Pitching yeast into a wine must can be very stressful for these micro-organisms upon which we rely for the production of alcohol. Exposing yeast to changes in temperature, sugar levels, as well as sulfite and nutrient levels causes them stress. If the stress is too much to bear they may go into shock or die off. Creating a yeast starter is the best way to reduce shock and ensure a healthy population is introduced to your wine.
Our job as a winemaker is to make this transition as easy on the yeast as possible so that fermentation gets underway with a healthy and active yeast population. This article assumes you are pitching your own wine yeast and not relying upon wild yeast to make your wine.
In the yeast life cycle, the first phase is concerned with growing the yeast population. Once they reach critical mass alcoholic fermentation gets underway and our must is made into wine. The stronger the initial population introduced to our must, the quicker this first phase will go.
An active and healthy yeast population is also better able to keep unwanted spoilage micro-organisms at bay. When competing for the same resources (i.e. sugar) wine yeast are quite aggressive.
Dry active yeast is the most common form available to winemakers. Just like baking yeast, it is a powder which contains little granules of live yeast. The outside of the granule is a crust of dead yeast cells and food which protects and feeds the living yeast cells inside this crust. Obviously they’re not thriving in those granules as they are provided with only enough food to sustain them in a dormant state.
Tossing dry yeast into a wet environment full of sugar and nutrients and likely at a differenent temperature is an abrupt change in environment. It can take a day or two for the yeast to adjust before the growth phase really starts to take off if pitched this way.
There are better ways to introduce a yeast to a must and we’ll talk about two of them here. The first method is to simply hydrate the yeast so they are out of their crust and available to start consuming sugar. The second method involves creating a yeast starter. It begins with hydration but takes things much further by growing the population in a starter before adding it to the must.
These soft transitions that allow the yeast to acclimate without dying and hit the must fully active and ready to rule the fermentation of your must.
Hydrating Wine Yeast
As the name implies, hydrating is merely getting the yeast out of the crusty granule and loose in water. It involves heating water to a specific temperature and dissolving the yeast in it. This wakes them up and gets them ready to start eating.
Once they are awake again and free to roam they will need food (sugar) within a very few minutes to survive. Ideally a hydrated yeast is moved to a must within 5-10 minutes and with a temperature differential between the yeast and the must of less than 10F (5C).
The intense amount of sugar and nutrients is still going to be a shock but we’ve woken them up and reduced the temperature differential so they can get right to work acclimating themselves to the remaining environmental conditions and starting fermentation.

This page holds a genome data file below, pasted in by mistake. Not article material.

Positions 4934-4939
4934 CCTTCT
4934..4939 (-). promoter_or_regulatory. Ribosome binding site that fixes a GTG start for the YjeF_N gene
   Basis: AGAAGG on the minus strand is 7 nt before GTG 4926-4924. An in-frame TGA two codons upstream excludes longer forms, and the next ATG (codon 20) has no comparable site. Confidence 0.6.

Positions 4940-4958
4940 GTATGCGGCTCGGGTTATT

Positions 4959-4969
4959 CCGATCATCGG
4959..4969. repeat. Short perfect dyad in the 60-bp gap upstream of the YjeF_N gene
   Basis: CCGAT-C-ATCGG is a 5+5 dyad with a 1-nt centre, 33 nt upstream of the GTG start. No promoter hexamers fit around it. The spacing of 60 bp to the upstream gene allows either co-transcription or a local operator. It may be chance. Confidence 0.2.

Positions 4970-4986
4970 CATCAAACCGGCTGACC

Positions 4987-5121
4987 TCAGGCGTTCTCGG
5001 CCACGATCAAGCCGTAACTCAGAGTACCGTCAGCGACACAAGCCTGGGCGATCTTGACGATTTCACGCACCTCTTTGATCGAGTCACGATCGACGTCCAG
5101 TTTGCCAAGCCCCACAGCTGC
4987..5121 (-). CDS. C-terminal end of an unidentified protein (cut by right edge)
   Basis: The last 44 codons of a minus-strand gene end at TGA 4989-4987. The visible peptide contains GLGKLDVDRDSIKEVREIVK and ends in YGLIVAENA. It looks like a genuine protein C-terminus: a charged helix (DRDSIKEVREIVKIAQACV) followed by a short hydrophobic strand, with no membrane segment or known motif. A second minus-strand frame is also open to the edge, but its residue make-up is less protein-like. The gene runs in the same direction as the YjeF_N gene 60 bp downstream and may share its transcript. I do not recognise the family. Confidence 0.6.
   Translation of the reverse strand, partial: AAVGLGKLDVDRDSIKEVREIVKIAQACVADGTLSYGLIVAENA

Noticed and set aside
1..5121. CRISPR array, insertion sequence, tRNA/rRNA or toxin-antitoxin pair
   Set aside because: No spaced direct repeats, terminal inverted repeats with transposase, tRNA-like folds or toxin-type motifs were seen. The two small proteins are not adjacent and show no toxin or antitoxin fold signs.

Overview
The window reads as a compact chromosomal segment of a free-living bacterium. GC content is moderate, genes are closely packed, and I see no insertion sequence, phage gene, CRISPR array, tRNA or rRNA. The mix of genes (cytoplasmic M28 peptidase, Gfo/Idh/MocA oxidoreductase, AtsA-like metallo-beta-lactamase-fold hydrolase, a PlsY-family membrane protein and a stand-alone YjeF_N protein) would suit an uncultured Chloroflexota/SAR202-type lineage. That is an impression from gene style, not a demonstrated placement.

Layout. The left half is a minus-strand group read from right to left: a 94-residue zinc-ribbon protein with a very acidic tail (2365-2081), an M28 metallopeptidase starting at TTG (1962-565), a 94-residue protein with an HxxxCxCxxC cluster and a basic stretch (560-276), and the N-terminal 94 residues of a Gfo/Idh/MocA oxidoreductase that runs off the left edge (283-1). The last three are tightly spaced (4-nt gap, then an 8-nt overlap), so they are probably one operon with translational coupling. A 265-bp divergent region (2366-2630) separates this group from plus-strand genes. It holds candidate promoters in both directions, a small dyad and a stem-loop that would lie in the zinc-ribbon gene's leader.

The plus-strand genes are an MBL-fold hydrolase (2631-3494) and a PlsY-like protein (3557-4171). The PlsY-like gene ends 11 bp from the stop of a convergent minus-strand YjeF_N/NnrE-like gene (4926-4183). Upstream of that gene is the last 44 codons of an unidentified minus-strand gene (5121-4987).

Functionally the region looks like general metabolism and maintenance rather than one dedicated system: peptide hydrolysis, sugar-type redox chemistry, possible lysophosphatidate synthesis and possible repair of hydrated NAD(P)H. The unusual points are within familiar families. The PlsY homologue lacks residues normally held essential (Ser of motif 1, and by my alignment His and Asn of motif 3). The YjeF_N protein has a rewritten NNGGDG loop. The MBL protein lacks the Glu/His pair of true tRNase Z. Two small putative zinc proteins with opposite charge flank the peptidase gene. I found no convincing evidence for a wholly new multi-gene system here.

For more information check out How to Re-Hydrate Yeast.
A yeast starter takes hydration to the next level. You begin by hydrating the yeast but instead of just pitching it straight into your must you take it through a couple soft transitions.
According to the Red Star instruction yous hydrate your yeast in sugared water for 20-25 minutes. That mixture is then mixed with three times as much of your wine must to allow the yeast to acclimate to their new environment including temperature difference, osmotic pressure (pressure on the yeast due to a difference in sugar concentration outside the yeast cell versus inside the cell), and sulfite levels.
Once the yeast has had the chance to adjust to this new solution it may be pitched into the remainder of your must. This subjects the yeast to smaller changes in sugar concentrations and sulfite levels than if you merely hydrated the yeast.
As you can see yeast starters are designed to minimize environmental shocks to the yeast. The point is to have as many healthy, active yeast cells in your must as soon as possible. Just pitching dry yeast into a sugar laden must can result in mass casualties in the yeast population. Pitching a hydrated yeast alleviates temperature differentials but you are still exposing the yeast to changes in sugar (osmotic pressure), nutrient, and sulfite levels.
For all of this science many recipes and all kit manufacturers recommend pitching dry yeast straight into the must and skipping hydration and creating a yeast starter. Why would they do this if it’s harder on the yeast to get going?
Simply put it’s easier to have winemakers toss the dry yeast into the must rather than having them go through all the extra steps involved in hydrating and building a yeast starter. One yeast packet provides enough yeast to ferment up to 8 or 9 gallons while your typical home winemaking recipe or kit wine is 1-6 gallons. Thus you’ve got a little more than you need to get things going, knowing that some will die off due to the shock.
I don’t recommend going through the paces of making a yeast starter when working with kits or even small batches of fruit wines. That being said, if you do plan on graduating from kits to frozen must or fresh grapes, learning to make a starter when working with kits is a good idea. It’s a far less expensive way to learn how to properly introduce yeast to wine must. Learning to do this with your first 100 gallons of juice from grapes is not a good idea.
Please note that there are different ways to make yeast starters and you should refer to the manufacturers recommendations for your particular strain. My intention here was to illustrate why yeast starters are used and the science behind them.